Fundamental progress has to do with the reinterpretation of basic ideas.
– Alfred North Whitehead

IT is a mere infant in the business world, having existed no more than a few decades. By contrast, professions such as accounting, production, economics, and marketing have been practiced for thousands of years, with at least three hundred years of well-documented experience to draw upon. For example, Adam Smith published his famous book “The Wealth of Nations” in 1776, more than two hundred and thirty years ago. Because IT is so new to the business and it has been granted special privileges, much has been tolerated that is not tolerated of the other business professions.

Businesses have allowed IT to communicate in its own language and deliver unreliable, disruptive technology solutions partly because IT is a young organization and partly because those technology solutions were revolutionary. Now, however, technology is going through a period of being more evolutionary than revolutionary, and business tolerance is waning. Businesses have been learning how to incorporate IT into the overall business structure and deciding whether IT is unique enough to require special attention or if it should fall in line with more traditional business professions. The increasing demands of IT from the business are a strong indicator that the latter approach is increasingly being adopted.

What does this mean for IT? It means that IT must move beyond the infant stage and begin to mold its behavior to fit the accepted model. IT must learn how businesses operate and adjust its behavior to fit the larger organizational model. To do that IT must understand the larger organizational model.

The model rests on the premise that businesses exist primarily to generate profit, or in the case of non-profits to fill a stated need. In most cases, IT indirectly contributes to profit generation/need fulfillment, but in other cases, IT is a profit generating activity itself. Even on those occasions when IT is the primary profit generating activity, it cannot generate that profit by itself.

Why, then, does IT exist? In almost every scenario, IT exists to support the business in its profit generating activities. IT does this by storing and sorting data, by facilitating communications, by speeding up business activities, by improving accuracy and consistency of repetitive activities, and by making possible novel approaches to profit generation. An example of the latter is the ability to order books over the internet from traditional brick and mortar bookstores, which provides purchasers the benefits of both the online experience and the benefits of a brick and mortar location for returns or browsing while allowing the business to increase its profitability.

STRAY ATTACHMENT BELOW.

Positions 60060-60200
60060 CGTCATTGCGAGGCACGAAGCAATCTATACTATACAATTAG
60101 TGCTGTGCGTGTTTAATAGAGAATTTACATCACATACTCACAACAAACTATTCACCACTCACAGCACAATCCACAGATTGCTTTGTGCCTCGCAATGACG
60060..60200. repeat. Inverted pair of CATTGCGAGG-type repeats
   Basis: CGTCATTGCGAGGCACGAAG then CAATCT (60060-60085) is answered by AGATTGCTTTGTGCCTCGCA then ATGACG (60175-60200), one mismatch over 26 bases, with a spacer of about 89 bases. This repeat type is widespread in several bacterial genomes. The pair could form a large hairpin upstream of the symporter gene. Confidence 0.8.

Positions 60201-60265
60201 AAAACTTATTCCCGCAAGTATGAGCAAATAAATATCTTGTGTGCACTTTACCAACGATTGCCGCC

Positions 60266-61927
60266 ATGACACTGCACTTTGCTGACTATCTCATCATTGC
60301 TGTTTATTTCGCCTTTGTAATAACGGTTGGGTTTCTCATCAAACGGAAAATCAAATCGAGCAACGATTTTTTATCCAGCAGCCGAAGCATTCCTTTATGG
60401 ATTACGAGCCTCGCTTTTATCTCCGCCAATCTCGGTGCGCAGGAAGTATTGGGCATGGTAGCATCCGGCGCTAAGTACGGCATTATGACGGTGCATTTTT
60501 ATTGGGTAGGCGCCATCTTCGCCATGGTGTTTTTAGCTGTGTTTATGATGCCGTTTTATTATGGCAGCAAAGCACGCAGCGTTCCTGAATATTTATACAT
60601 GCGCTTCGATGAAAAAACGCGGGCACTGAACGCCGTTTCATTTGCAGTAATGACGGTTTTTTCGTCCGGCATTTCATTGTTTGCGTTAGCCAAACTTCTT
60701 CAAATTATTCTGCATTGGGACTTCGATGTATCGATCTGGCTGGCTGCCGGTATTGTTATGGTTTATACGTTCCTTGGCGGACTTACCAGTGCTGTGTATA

Microsoft Exchange is a classic example of the increasing complexity and interdependent nature of current technology. With the introduction of Exchange 2000 and Windows 2000 Microsoft eliminated a very large duplication of effort. No longer were domain user data and email user data entered and stored separately. With this version, Exchange was given the power to access domain data directly eliminating the need to manage it separately.

From one perspective, this was a significant resource savings, which introduces the potential for even more savings by other technologies. From another perspective, however, it increased complexity, as now the domain services from Windows are critical to the functioning of Exchange and Exchange cannot function if Windows domain services are not installed and working properly. Many companies found that they had to invest significant resources to restructure their windows domain environment just to be able to properly implement Exchange 2000.

IT contributes to a larger business enterprise, which generates profits because it creates a series of processes that are relatively more efficient and effective than its competitor’s processes at providing goods and services. Within this enterprise, each entity must identify how it can improve these processes, and its improvements must contribute relatively more value than can be obtained elsewhere. IT contributes value primarily by providing technology services that enable other business entities to increase their contributions. For instance, IT contributes messaging services in the form of email and instant messaging that allows the business to rapidly and effectively share information, which in turn reduces cost and increases productivity.

The value proposition for the business is not a specific email technology. The value proposition is in being able to rapidly and effectively share information. IT adds value not by supplying technology but by supplying a messaging service that provides rapid and effective sharing of information.

For IT to find its rightful place in the business world, it must accept and embrace the idea that IT is a service organization whose primary mission is supporting the business.


Ron B Palmer
Ron B Palmer

Ron B Palmer is an internationally recognized expert on IT Service Management who also writes on strategy as it applies universally irrespective of its application in business, war, or politics. Ron’s approach is grounded in concepts such as quality, systems theory, complexity, fractals, and Economics. Ron holds the ITIL Service Manager and ITIL Expert certifications as well as numerous ISO/IEC 20000 certifications.